GATORCHOPPIN ON ... We Are Marshall Forever (The Anniversary of The Plane Crash in which 75 were killed)

Updated 23 weeks ago by David Williams, HNN Freelance Correspondent
GATORCHOPPIN ON ... We Are Marshall Forever (The Anniversary of The Plane Crash in which 75 were killed)

November 14 is a day of infamy that will live in our hearts forever, like 9/11, we will always remember where we were when we learned the news.

For those who were not yet born they will always remember the heroes. The heroes were the Huntington faithful who live with heavy hearts and memories of the loved ones that perished. I lived in Cumberland, Md at the time, but even as a young boy, I remember my dad and mom talking about the crash.


      Even if you did not have loved ones aboard, you were affected. Huntington and Marshall always has and always will be an intertwined society. We have healed but will never ever fully recover. Every generation of Marshall University will always pay respect on November 14. It is a hallowed day but while we have heavy hearts on this day, we will always hold our heads high. 


     The Thundering Herd football team was on board Southern Airways Flight 932, a chartered Southern Airways Douglas DC-9 United States commercial flight, coming home from Kinston, North Carolina to Tri-State Airport near Ceredo and Kenova in West Virginia...just outside of Huntington.  The team had just lost 17-14 to the East Carolina Pirates in Greenville, North Carolina.  The flight crashed into a hill located outside of the Tri-State airport.  In the worst sports related air tragedy in U.S. history, all 75 people on the plane were killed.  Thirty-seven members of Marshall University football team, eight members of the coaching staff, twenty-five boosters, and five flight crew members passed away during the crash.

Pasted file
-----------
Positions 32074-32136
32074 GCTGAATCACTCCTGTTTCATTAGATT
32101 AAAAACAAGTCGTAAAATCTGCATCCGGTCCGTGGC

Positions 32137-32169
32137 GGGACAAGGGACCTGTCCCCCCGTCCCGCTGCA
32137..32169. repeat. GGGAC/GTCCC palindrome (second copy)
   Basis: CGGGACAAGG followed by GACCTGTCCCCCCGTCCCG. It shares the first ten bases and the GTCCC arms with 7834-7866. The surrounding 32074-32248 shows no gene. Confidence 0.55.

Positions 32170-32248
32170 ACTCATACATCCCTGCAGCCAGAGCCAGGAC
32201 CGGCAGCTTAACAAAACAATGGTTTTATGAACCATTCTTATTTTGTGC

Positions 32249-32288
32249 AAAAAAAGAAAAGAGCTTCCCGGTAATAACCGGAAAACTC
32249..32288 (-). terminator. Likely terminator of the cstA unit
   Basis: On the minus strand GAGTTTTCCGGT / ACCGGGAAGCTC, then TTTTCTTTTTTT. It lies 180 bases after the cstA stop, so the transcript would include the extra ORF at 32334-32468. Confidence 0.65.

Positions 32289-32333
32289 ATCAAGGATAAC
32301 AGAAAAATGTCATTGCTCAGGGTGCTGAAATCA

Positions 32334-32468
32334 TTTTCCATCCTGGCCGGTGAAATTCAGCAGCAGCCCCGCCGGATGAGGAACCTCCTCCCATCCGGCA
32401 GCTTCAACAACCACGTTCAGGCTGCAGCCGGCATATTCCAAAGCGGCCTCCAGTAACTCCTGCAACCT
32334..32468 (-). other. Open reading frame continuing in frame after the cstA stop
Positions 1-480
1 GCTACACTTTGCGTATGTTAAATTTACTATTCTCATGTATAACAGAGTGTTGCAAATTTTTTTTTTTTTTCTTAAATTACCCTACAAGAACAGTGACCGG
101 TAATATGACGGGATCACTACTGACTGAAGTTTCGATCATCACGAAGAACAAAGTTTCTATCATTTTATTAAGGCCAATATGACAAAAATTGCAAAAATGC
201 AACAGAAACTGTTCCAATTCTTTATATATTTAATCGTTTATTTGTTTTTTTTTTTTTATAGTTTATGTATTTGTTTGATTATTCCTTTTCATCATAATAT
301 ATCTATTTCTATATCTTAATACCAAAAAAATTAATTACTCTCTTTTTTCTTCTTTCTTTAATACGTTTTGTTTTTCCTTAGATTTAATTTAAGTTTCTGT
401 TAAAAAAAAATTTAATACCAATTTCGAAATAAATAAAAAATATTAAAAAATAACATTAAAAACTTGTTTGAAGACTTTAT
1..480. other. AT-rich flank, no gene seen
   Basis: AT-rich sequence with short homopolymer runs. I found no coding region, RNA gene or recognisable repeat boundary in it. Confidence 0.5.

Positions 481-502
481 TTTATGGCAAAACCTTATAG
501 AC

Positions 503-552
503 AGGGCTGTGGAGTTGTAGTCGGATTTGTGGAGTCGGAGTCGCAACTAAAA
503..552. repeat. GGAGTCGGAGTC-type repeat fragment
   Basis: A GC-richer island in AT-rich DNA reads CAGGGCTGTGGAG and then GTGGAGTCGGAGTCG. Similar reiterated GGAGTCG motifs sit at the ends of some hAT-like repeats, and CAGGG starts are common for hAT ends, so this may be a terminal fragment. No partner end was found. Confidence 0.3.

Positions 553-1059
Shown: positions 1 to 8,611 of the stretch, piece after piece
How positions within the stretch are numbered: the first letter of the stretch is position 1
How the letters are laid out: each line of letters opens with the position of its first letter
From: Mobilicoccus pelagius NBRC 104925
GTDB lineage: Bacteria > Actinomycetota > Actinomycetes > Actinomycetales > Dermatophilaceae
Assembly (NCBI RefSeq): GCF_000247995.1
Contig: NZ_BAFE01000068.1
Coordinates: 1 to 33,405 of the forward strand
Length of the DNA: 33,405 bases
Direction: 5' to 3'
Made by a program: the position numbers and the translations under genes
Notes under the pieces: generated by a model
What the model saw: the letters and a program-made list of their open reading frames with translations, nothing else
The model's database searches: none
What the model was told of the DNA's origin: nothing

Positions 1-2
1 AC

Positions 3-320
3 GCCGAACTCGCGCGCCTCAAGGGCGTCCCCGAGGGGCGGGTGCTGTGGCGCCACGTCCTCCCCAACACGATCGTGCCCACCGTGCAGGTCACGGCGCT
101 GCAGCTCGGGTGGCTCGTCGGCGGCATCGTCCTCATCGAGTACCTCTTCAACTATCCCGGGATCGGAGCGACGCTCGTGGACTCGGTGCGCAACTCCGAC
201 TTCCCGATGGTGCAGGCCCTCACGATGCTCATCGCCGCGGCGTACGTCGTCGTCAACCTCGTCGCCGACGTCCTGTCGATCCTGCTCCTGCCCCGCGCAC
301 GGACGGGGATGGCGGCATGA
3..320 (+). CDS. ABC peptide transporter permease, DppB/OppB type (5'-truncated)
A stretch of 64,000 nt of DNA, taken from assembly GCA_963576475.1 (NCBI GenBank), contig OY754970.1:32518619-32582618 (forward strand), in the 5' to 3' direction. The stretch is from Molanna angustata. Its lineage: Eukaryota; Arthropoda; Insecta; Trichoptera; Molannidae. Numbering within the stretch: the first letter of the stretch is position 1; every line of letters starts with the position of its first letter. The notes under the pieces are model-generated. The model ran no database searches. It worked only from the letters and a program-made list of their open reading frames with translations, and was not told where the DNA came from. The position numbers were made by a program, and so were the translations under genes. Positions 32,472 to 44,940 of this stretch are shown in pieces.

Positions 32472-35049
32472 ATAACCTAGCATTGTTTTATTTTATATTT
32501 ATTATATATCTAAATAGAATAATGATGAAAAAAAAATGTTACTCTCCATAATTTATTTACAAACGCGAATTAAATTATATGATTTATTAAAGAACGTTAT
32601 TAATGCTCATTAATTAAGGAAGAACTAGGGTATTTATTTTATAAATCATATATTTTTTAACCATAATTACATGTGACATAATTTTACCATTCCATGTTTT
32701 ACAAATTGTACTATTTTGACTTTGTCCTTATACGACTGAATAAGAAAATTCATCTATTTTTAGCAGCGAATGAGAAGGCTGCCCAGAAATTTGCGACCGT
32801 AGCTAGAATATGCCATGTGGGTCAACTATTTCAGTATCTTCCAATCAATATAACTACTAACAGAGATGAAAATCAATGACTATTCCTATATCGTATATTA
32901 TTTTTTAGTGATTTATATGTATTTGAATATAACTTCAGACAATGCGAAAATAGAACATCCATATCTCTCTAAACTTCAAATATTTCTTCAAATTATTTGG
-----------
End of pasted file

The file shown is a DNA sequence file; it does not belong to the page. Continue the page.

A movie recounting the tragic accident and the rebuilding of the football program debuted in theatres December 22, 2006.  Matthew McConaughey portrayed Jack Lengyel, the energetic coach who took a job that no one wanted and put together a feisty team that became known as "The Young Thundering Herd."


This past August, Young Herd quarterback Reggie Oliver passed away at 66.  He threw a touchdown on the last play of the game to fullback Terry Gardner as the Young Herd topped Xavier 15-13 in 1971, a play immortalized in "We Are Marshall."  Oliver gave a very spirited speech this past April 28 at Green and White Day in which the Memorial Fountain is turned back on after being turned off on November 14.


      Marshall is truly the Phoenix. Marshall University refused to die. The Herd has come back stronger than ever and has grown in so many ways. But most importantly we have grown together. Perhaps we are bonded together by the pain of the crash, but we are bonded.  For the chant of "we are Marshall" will forever have many meanings, amongst will be the memories of those lost on November 14. But also we understand that Marshall rebounded and though wounded, we survived and prospered. Memories of those lost will live forever and beyond. Marshall football lives on. The chant "We are Marshall" lives on and like a thread it connects and bonds those who perished, the loved ones who suffer, and those who will ever walk the proud grounds of Marshall University. For "We are Marshall is more than a chant: it is a heritage, a tradition, and a way of life.

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